Mount Ruapehu

We are back from our little adventure and it was a bit of a disaster because we were all so sick. We just felt rotten for much of the time and depleted of energy with sore throats, chesty, phlegmy coughs, headaches and all the rest. We’re still not right but have passed the worst of this illness. Hopefully.

We went to Mount Ruapehu, one of the world’s most active volcanoes and the largest active volcano in New Zealand, according to Wikipedia. It’s in the central plateau of the North Island, a 4.5 hour drive from Auckland, so they say. It took us more like 6 hours which was still less than the marathon drive we took to the Coromandel thanks to traffic and getting lost. Fortunately there was no traffic on the way there, but we were welcomed back to Auckland this afternoon with the familiar sight of cars parked on the motorway.

The best day of our trip was Sunday, when we drove part way up the volcano in search of snow and weren’t disappointed. The kids just loved it, even Elizabeth, who begs me not to take her to Snowplanet. She was crunching around in the white stuff, eating as much as she could and telling us all it was “Chrismas”.  We must be letting her watch too much northern hemisphere television.

Mount Ruapehu

Mount Taranaki in the distance

Our snowman

On Monday, we thought we’d drive further up the mountain to the ski field, called Turoa. This turned out to be a big mistake because although the road is sealed all the way to the top, it is narrow, icy and without barriers to stop cars from plunging off the edge. I drove very slowly and carefully but still slipped on one corner and was in an absolute panic by the time we reached the carpark. There was no way I was going to enjoy myself after that knowing that we still had to somehow get back down the mountain.

Elizabeth was in a very grizzly mood the entire time and our toboggan just did not work very well on the toboggan slope they have so we left almost immediately. I was carrying Elizabeth through the carpark back to our car and at one point I lost my footing on the ice and slipped, throwing her to the ground. She landed on her back/bottom and hit her head. By the time the crying had subsided, we continued on to our car with Elizabeth walking by herself and she slipped and fell to the ground a second time. Finally we got to our car which was tightly packed in with hundreds of other cars on a very icy surface and very close to the edge of the cliff. There was absolutely no barrier either! I got Ben to help direct me from outside the car while I cautiously reversed out of the space and managed to get stuck on a bump. I was not moving anywhere and becoming more and more hysterical until we had a small crowd of spectators around and a few gave me a push. I made it over the bump but was in such a state that one fellow, a South African man called Hector (who smelt faintly of booze and cigarettes), offered to drive us back down the mountain. I leapt at the offer and jumped in the back of the car and shut my eyes. Ben was also willing to take the steering wheel and drive us down but dear, sweet Ben has difficulty reversing down our driveway in Auckland and I once had to rescue him when he got the car wedged up against a tree, so Hector seemed a safer option. And Hector delivered the goods: we were safely at the bottom in less than 10 minutes.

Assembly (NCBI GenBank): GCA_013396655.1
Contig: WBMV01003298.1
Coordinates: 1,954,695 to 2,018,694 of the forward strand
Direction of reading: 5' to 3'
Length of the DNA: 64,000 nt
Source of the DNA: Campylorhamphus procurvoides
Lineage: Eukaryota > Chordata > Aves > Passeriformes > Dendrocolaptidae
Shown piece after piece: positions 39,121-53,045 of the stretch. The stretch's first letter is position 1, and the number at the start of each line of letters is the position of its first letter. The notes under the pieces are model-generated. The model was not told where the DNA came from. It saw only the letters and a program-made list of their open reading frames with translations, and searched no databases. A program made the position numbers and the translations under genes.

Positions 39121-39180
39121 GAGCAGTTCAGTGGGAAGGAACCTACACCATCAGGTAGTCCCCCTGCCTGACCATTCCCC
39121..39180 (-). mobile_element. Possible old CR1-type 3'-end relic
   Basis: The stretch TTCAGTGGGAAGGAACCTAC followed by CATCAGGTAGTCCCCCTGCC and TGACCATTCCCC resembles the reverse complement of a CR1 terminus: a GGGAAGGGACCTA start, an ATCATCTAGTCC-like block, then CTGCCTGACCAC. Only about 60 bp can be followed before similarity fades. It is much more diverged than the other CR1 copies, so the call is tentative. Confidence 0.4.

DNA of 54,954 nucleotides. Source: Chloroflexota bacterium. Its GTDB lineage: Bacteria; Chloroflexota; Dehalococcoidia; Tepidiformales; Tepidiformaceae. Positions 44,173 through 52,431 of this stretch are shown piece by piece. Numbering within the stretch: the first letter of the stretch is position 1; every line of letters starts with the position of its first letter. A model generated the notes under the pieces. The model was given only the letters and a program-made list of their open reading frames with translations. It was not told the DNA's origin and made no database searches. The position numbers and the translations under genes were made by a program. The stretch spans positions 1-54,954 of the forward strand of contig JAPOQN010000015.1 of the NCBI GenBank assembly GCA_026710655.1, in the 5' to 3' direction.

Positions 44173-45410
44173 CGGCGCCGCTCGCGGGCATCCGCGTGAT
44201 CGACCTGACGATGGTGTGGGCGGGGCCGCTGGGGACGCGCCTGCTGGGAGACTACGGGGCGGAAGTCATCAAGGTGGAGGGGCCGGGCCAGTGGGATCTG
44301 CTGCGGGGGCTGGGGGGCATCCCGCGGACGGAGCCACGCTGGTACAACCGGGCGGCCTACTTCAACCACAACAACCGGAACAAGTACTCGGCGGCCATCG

After that, we decided to sit on the sofa in our holiday home, watch a dvd, and cough up some phlegm.

I did take a couple of photos of the Turoa ski field while we were there, which I found a little disappointing. It’s the first ski field I’ve seen in New Zealand and it looked very uninviting, very steep and the only place to buy coffee was an overpriced cafeteria-style building. I’m probably a spoilt brat though because I learnt to ski in Norway and nothing in the Southern Hemisphere compares to that.

Beginners’ area

One thing I did love about our trip was the cold. I loved getting to enjoy the crisp, cold, frosty morning that I used to love about Christchurch. I rugged myself up like a snowman and ventured out feeling snug and warm with biting cold against my face and it was glorious. I miss that. I actually feel colder in Auckland because my cold weather gear is too warm for Auckland and our house is cold.

Crunchy frost on the grass
Our frosty car in the morning

5 Replies to “Mount Ruapehu”

  1. What beautiful scenery and what a horror time you had. God, I could empathise with your terror about driving up and down that mountain. My car once slid on some ice in Canberra and it was so scary. I'm certainly not keen to repeat the experience. Elizabeth copped a bit of a beating, poor kid. How come she doesn't like Snowplanet? Oh well, I guess staying at home does have its good points:) Love, B

  2. The first time I took Elizabeth down on the toboggan at snow planet, I dug my feet into the snow to slow us down and the snow sprayed up into her face. She has never forgotten and always talks about how she got snow in her face.

  3. Snow + Elizabeth = disaster? Hope Turoa won't scar her for life. Shame all that driving and effort went down the toilet. At least you can file it in your 'disastrous holidays file' and look back with humour:) I've had a few of those holidays. B

  4. Already filed and already laughing. It wasn't all bad. We did love our little play in the snow when we made a snowman and I Ioved the cold weather. There's something about snow and frost that just makes me smile. I really need to move to Canada.

  5. Thanks for the post. I will come back to this again when I plan a trip to some snowy mountains this winter 🙂

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